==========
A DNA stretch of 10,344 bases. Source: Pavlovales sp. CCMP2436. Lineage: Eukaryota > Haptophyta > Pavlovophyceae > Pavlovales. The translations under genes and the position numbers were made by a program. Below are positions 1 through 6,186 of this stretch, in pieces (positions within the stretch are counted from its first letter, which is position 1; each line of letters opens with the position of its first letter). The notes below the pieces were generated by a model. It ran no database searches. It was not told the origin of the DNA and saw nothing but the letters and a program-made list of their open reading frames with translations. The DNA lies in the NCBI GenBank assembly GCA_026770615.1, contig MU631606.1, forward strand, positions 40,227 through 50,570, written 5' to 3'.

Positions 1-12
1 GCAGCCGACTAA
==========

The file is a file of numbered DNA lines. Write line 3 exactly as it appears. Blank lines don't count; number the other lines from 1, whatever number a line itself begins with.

1 GCAGCCGACTAA